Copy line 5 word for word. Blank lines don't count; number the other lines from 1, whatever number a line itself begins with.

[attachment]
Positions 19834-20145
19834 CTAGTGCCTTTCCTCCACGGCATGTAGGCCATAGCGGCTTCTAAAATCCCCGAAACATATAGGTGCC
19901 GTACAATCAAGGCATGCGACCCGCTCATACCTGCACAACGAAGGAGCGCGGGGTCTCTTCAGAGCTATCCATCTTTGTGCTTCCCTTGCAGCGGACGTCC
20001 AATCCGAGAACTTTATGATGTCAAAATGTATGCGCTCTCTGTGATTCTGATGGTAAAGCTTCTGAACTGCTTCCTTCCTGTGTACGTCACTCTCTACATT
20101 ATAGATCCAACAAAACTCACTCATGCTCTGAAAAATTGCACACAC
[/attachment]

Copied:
20101 ATAGATCCAACAAAACTCACTCATGCTCTGAAAAATTGCACACAC